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Should COVID-19 concerns impact Halloween-related festivities?

Published on Thursday, October 1, 2020

By: Bruce Coleman, bcoleman@umc.edu

Trick or treating. Fall carnivals. Costume parties. Haunted houses. Hay rides. Day of the Dead celebrations.

As the calendar pushes forward into autumn, when seemingly any activity that requires contact between individuals is still considered hazardous because of the pandemic, one large question looms for children and young adults all across Mississippi:

Will COVID-19 cancel Halloween?

Portrait of April Palmer
Palmer

Not necessarily, according to Dr. April Palmer, professor of pediatric infectious diseases at the University of Mississippi Medical Center.

“It doesn’t mean all activities are off the table,” Palmer said. “You can still participate, but I would recommend following the same kind of basic mitigation procedures we’ve been talking about (throughout the pandemic): wearing masks, social distancing and practicing hand hygiene.

“Halloween is an ideal time to wear a mask anyway. You may have to be a tiny bit more creative about what kind of mask you wear - your princess costume may need a little extra accessory this year, for example. But trick-or-treating around the neighborhood - being outdoors and having minimal contact - is probably one of the least risky activities children can participate in.”

Last month, the Centers for Disease Control released guidelines for fall and winter celebrations, including Halloween and Dia de los Muertos. To ensure safety during any of these celebrations, Dr. Lisa Didion, UMMC professor of pediatrics, recommends carefully following those guidelines.

Portrait of Lisa Didion.jpg
Didion

“The whole approach to Halloween should still include the same principles we are using every day to limit COVID-19 spread,” said Didion, associate chief medical officer for Children’s of Mississippi. “Just like we’ve been creative in how we do our day-to-day work (during the pandemic), people can be creative in how they have fun activities related to Halloween.”

Among the activities Didion suggests that can be done in accordance with the CDC guidelines are corn mazes, small carnivals and virtual parades.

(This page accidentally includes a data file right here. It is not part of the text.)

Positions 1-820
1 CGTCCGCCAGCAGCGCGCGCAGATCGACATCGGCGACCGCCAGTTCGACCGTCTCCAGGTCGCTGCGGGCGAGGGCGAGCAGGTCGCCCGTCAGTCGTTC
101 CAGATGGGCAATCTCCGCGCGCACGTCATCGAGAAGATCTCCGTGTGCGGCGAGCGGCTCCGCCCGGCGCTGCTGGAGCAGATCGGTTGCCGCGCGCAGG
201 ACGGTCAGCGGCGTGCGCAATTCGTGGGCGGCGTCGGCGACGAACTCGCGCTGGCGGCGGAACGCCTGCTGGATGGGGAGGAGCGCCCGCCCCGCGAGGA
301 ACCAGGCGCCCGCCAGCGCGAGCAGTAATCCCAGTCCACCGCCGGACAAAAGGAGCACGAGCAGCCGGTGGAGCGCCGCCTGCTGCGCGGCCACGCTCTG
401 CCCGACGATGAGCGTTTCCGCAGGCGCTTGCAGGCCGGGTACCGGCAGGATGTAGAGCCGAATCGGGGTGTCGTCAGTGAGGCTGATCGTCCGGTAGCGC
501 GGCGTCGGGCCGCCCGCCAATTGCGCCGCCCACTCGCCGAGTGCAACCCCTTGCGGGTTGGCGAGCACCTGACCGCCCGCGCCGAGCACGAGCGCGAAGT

“You can limit how many people you allow in (to a maze or carnival) at any one time and use simple precautions of wearing masks, making sure people keep their distance and making sure people wash their hands,” she said. “With Zoom conferences, you can have ‘parades’ where people can show off their costumes.”

Halloween fun isn’t exclusively for children, though. Palmer said adults should also keep mitigation efforts in mind while enjoying Halloween-themed parties.

“Young adults like to get dressed up in costumes and go to somebody’s house for parties,” she said. “That’s a bigger risk, because you’re going to be around others for longer than 15 minutes who may or not be wearing their masks. You may have a lot of young adult hanging around each other who may not be particularly following mitigating factors for COVID-19.

“But if those hosting the activities would make sure people are wearing their masks to go along with their costumes, providing hand sanitizer and a place for guests to wash their hands, and encouraging people to give each other room, then it (the celebration) is probably not a game-breaker.

“You just have to use some common sense.”

The sense of having fun while ensuring participants follow necessary protocols has been the prevailing practice for Children’s of Mississippi staff. Didion said child-life team members have helped entertain and educate UMMC’s pediatrics patients while ensuring their safety in the hospital during the pandemic.

“We may not be having the big get-togethers or parties that we normally do,” she said, “but through our child life program, we still have individual activities. Our faculty and staff dress up in costumes for Halloween, which is always fun for the patients.”

Parents who may be hesitant to allow their children to participate in Halloween activities should carefully consider the circumstances and put the risks into perspective, Palmer said.

“If their children are going to school, they’re already at greater risk, especially if they’re riding the bus,” she said. “Even children who are not going to in-person school may be involved in other activities in the community where they could have a risk of exposure. Trick or treating is probably lower on the risk scale than activities like contact sports or other after-school events where they have to spend a lot of time around others.

“A lot of people prefer to take their children to fall carnivals because it’s a safer option for them than trick or treating in the neighborhood. If they’re worried about being exposed, they could attend a small carnival for a short amount of time and, if they’re not in a large crowd of people, their risk would be fairly low.”

Adults who are concerned about COVID-19 exposure but want to hand out candy to trick-or-treaters can rest assured the activity carries lowered risk for them as well, if they follow the CDC guidelines, Didion said.

“One suggestion is to place a table outside your door to put the treats on for children to ‘grab and go.’ You could still watch from a door or window and see the children in their costumes come up to the door.”

Whatever the holiday celebration - and however it’s to be celebrated - the key to managing the pandemic safely is thoughtfulness, Didion said.

“We all have to have some personal responsibility and accountability for doing our part to limit the spread of COVID-19,” she said. “Having appropriate behaviors during the holidays is one example of that.

“It’s about doing the right thing for yourself, for your children and for the community.”


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